Ava DuVernay 


One of the few women of color directing major films, DuVernay has a vast amount of films under her line of belt. Most of them highlighting struggles the African-American community faces, her films like Selma, 13th, and This is the Life, all tell stories many directors all have yet to bring to the screen. Along with Jenkins, DuVernay will also be adding her name to the list of comic book directors. She is set to direct the film The New Gods, based of the DC comic book series and she is also in charge of writing the screenplay. Her hard work and dedication to the craft led her to win the award for best director in 2012 at the Sundance film festival, she was the first African-American woman to win the award. 

Powerful Women, Powerful Roles 


With women taking charge of the background this leads to women leading on screen too. Jenkins and Gal Gadot have become a comic book movie duo with the Wonder Woman installments. Cathy Yan is getting a chance at sharing the girl power on her film Birds of Prey, starring Margot Robbie and Mary Elizabeth Winsted. 

Anna Boden co-directed Captain Marvel, starring Brie Larson, who has now made herself a name in the industry. Fellow MCU star Scarlett Johansson will also have female director, Cate Shortland, leading her solo movie for Black Widow. More names for female directors are starting to pop up. And they are ready to be just as familiar as their leading characters. 

Taking over Television 


While moves are being made on the big screen, smaller screens are also being led by females too. Some major shows that have come out this year have been directed and written by women. From Hulu to HBO, networks are letting females take over the world of television and streaming.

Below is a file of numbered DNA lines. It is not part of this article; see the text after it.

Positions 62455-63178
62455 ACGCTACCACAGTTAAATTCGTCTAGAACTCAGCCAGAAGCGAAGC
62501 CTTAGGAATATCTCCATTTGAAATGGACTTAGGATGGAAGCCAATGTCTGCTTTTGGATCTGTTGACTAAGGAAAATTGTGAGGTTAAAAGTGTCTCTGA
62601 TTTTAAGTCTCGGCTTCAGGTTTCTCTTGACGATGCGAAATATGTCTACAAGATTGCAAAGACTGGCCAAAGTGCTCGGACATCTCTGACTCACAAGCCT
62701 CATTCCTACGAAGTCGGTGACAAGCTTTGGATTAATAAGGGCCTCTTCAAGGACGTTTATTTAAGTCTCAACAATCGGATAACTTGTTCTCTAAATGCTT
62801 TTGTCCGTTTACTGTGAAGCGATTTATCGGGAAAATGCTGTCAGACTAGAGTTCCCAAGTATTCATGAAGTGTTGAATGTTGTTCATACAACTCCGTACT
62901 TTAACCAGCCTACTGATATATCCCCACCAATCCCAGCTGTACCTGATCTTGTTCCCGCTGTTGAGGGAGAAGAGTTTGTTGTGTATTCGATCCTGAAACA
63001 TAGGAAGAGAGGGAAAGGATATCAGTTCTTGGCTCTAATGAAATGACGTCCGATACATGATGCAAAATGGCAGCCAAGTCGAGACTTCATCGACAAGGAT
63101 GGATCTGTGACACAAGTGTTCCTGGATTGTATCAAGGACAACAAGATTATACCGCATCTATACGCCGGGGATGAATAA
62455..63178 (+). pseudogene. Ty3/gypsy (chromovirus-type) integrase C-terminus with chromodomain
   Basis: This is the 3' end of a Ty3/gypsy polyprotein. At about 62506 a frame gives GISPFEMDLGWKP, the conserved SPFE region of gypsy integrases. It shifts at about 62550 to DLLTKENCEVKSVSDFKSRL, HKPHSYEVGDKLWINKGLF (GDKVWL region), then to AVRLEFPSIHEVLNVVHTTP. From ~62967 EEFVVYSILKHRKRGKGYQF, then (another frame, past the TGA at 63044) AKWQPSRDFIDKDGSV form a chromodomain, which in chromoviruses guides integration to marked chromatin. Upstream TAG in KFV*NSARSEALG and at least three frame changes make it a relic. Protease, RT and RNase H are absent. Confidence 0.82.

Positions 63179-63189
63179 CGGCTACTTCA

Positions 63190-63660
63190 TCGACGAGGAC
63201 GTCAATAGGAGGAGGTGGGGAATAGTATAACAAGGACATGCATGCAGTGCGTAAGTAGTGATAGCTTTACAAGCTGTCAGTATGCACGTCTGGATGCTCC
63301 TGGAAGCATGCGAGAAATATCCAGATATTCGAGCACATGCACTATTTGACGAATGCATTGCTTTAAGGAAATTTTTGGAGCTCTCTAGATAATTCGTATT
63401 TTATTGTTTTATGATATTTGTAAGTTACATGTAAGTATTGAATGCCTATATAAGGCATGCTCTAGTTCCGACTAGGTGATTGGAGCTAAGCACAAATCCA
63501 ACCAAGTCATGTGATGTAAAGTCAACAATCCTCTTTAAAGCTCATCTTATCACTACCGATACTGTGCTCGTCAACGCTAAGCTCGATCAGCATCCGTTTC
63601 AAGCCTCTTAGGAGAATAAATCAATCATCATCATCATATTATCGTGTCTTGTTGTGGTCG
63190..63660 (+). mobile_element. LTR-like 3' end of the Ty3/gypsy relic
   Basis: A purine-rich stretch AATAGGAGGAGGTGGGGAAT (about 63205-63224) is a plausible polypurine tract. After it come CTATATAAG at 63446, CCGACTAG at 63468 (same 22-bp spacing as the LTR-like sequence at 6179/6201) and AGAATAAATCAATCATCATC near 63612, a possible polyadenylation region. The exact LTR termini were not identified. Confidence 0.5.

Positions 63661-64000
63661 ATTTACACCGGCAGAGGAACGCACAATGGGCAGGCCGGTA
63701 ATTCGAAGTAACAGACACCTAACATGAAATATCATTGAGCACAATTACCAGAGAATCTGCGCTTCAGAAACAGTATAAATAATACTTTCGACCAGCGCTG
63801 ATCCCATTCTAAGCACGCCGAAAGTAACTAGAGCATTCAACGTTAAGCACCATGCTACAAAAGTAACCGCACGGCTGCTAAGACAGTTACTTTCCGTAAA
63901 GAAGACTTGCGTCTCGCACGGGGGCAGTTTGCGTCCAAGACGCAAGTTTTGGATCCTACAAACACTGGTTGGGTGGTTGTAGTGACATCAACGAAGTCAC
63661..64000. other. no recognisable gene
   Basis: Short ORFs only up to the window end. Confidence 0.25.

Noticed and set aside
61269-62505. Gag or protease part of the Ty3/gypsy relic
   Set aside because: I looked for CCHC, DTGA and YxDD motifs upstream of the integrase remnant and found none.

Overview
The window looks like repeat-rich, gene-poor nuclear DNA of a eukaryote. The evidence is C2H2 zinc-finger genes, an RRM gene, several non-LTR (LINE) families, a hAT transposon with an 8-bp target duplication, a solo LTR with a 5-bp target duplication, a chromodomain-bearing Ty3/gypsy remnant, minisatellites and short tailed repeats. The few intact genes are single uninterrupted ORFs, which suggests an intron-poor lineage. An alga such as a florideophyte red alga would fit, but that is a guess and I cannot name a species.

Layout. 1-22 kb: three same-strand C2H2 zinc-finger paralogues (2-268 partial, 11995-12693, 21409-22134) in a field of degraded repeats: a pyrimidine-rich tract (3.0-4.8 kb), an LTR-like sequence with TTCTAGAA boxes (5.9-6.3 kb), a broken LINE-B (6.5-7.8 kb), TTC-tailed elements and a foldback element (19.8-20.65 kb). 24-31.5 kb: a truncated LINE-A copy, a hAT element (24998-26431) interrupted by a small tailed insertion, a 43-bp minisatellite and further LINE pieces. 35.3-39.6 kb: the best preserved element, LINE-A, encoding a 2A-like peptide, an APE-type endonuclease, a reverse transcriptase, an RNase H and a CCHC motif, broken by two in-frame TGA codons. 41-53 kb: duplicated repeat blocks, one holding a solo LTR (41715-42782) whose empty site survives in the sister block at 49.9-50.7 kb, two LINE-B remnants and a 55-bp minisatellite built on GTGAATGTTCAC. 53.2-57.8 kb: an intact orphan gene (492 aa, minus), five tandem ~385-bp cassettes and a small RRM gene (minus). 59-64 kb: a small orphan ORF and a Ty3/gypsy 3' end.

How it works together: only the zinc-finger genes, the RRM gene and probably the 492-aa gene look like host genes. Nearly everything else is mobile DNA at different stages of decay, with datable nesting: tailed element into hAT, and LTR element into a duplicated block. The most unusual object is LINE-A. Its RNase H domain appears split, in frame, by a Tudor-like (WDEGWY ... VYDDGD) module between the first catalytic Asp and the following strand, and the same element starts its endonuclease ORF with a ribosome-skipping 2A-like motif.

Pen15 has become a hit comedy on Hulu and was created by its lead actresses, Maya Erskine and Anna Konkle. The global phenomenon Game of Thrones only had one female director for the entirety of its run. Michelle MacLaren directed two episodes for season three and another two episodes for season four. Director and lead actress Issa Rae created Insecure, another show on HBO. 

Television is giving women longer running starts and more flexibility with creating their own shows and the freedom to star in them too. With room to write their characters as they please and more time to encompass their visions, women are beginning to find their voices to project into smaller projects that create a big impact. 



Women in leading roles have inspired younger generations of women. This major game changer acted as a wake-up call to let women tell their stories and be empowered to speak out. One small girl had the chance to tell a story she wanted and took charge of her ideas. Marsai Martin, star of the show Blackish, starred and executively produced the movie Little. The 2016 reboot of Ghostbuters had a huge crowd of young girls at the premier dressed as the movie heroines. 

The younger generation is starting to feel the power of taking the lead and following the steps of their inspirations. Whether the may be the lead on the screen, the director of the craft, or the writer of what they loved, these girls are ready to take on the world.

Featured image collage credits:

  • Cathy Yan: dccomicsextendeduniverse.fandom.com
  • Olivia Wilde: ChinLin Pan/Geek Gals
  • Ava DuVernay: HipHollywood.com
  • Michelle MacLaren: Syfy.com
  • Elizabeth Banks: Gage Skidmore